Questo è un cane di grandi dimensioni!*

It's Saturday and of course, this part of the world continues to turn on an imaginary post fixed to nothing in a boundless space. But everything's good here. How about there?

It occurs to me that hardly a day passes without the words of the impressively expressively depressing poem by Billy Yeats, The Second Coming, coming to a mind near me.

Today's homily will concern our current Presidential Election and the choices we have set before us.

The lines are, "The best lack all conviction, while the worst are full of passionate intensity."

Reading that poem again really set me to thinking and that's not always a good thing. Let's see if it is today.

I am positive that Yeats didn't rip that little beauty off and then dash out to meet friends for pasta and a light comedy.

Let's think about this for a moment, that poem probably represented some of the less dark thoughts that he was having at the time. Still, it points to something that was bothering him. That something was the devastation of World War 1. More specifically, the continuously renewable moral shock that comes with realizing what people can do to each other. This is just me talking here. I never took a class on poetry or Yeats or philosophy, or anything like that.

I wondered how long the author would have had to maintain that dim outlook to complete this work. We're used to writing an email in a few minutes and sending it off, but serious, legitimate poemists, can work on a poem, even a small, one for months or longer. Like a book or at least a short story. If you're writing about spies shooting at each other, you read the last few pages you wrote and you're back in the saddle. If you find yourself writing a particularly hopeless poem about the end of life as we know it, how do you keep that bleak viewpoint alive while you perfect the wording. If I started something like that poem on Monday, when I returned to it on Tuesday, I'd read it and throw it away and write something about happy bunnies being cheated by unicorns or something Irish like that.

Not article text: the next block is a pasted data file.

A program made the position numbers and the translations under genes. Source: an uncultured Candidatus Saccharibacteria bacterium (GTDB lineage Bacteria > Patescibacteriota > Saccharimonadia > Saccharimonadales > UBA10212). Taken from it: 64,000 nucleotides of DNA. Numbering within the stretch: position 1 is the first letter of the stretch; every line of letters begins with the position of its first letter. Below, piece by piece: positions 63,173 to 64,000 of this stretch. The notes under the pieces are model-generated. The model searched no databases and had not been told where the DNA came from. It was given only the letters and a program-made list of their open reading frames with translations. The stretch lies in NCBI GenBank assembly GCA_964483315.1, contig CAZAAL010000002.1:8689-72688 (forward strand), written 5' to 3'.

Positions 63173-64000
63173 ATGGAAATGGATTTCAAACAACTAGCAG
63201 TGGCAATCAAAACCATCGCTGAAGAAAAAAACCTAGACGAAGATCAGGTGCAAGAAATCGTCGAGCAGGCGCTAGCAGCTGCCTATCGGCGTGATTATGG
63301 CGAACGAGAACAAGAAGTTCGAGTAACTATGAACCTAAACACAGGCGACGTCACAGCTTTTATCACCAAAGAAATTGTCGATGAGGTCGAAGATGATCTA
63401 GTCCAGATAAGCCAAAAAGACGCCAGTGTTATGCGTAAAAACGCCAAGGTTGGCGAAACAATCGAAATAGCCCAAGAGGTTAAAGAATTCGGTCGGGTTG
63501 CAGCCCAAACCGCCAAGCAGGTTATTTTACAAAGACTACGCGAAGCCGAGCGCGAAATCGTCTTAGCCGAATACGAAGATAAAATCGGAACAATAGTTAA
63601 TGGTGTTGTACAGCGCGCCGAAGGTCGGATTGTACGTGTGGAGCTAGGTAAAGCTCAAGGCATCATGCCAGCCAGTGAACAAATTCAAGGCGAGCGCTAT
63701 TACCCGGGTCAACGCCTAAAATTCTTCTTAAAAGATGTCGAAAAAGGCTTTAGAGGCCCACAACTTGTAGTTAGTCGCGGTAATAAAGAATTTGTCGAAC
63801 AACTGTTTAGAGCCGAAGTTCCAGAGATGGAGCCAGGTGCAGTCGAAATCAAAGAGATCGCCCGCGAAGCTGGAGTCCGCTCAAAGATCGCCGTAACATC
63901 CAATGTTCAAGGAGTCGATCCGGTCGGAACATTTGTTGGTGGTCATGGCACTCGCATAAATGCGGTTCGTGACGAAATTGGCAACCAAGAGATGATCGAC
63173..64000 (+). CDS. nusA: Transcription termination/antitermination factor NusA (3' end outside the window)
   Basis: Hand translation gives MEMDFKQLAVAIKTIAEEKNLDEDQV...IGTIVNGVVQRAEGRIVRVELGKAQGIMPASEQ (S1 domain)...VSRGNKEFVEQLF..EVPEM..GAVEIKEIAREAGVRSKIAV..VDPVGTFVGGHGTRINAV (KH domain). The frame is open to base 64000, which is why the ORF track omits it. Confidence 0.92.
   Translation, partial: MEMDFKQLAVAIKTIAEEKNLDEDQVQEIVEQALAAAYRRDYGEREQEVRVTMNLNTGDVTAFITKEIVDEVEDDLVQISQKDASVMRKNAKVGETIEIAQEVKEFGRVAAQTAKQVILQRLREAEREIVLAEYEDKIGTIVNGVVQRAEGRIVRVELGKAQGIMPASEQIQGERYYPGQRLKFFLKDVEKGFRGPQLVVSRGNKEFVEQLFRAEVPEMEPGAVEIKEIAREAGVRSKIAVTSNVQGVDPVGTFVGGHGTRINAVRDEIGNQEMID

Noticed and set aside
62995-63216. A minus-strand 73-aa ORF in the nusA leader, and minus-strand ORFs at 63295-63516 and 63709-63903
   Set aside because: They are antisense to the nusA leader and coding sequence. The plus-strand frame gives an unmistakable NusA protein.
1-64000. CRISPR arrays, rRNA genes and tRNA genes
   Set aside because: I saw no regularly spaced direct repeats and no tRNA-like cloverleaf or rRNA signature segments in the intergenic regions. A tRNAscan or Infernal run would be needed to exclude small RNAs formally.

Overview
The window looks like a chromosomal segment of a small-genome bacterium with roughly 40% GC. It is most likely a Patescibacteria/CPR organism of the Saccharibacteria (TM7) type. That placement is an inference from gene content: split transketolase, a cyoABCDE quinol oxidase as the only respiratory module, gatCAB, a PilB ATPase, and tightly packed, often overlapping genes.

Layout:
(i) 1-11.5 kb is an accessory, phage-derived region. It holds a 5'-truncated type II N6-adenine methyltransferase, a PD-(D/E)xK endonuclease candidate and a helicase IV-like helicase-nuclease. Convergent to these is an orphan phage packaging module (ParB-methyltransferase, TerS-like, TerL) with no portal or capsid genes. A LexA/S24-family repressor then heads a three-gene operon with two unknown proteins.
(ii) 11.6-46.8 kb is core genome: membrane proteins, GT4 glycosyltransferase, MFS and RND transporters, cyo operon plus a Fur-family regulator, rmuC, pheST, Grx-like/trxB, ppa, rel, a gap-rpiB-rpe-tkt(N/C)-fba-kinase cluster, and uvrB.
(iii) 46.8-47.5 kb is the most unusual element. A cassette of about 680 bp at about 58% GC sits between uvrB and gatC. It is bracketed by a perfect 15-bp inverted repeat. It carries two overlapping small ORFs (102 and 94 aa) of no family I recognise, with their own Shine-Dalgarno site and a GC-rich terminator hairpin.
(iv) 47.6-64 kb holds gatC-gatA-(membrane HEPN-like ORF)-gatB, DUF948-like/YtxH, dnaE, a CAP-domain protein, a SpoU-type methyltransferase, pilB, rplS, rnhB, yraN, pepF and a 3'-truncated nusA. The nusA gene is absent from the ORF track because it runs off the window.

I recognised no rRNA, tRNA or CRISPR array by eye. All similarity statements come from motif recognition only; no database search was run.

So I tried to find out how long it took him ( William Butler Yeats) to write The Second Coming and all I could find was that it was written in January of 1919, which also happens to be the month and year of my father's birth. He was born January 5, 1919. For all I know, that day was the birth date of this poem. Quite possibly the two events were not a coincidence. It would have been odd but not unheard-of, for Yeats in County Dublin in Ireland to have been influenced by the birth of a boy in Pella Iowa. But Yeats, at that time, during his 54th year, was then newly married to a 25-year-old woman who played with Ouija boards and spirit writing. And as everyone knows, a straight line can be drawn through Earth's substance from Dublin to Pella which intersects another line that can be drawn through Salem Massachusetts to somewhere in modern Slovenia. Thus, spirits lines connected the two events in a cosmic pas de deux of elephantine proportions and ookey-ookey followed closely. QED!

That is all I will say about my father here.

Unlike my father, Yeats probably deserves our empathy. He was a depressed but brilliant person, living in a depressing time in a depressing place and surrounded by, guess who, that's right, very depressive people. No wonder he was a great poet. He won a Nobel prize for literature in 1923, only 4 years after writing The Second Coming. Given his situation, he was a shoe-in.

That's all I will say about Yeats!

More later,

* (The Post Title is Italian for "That is a Large Dog!")

(Photo by Laura Musikanski)


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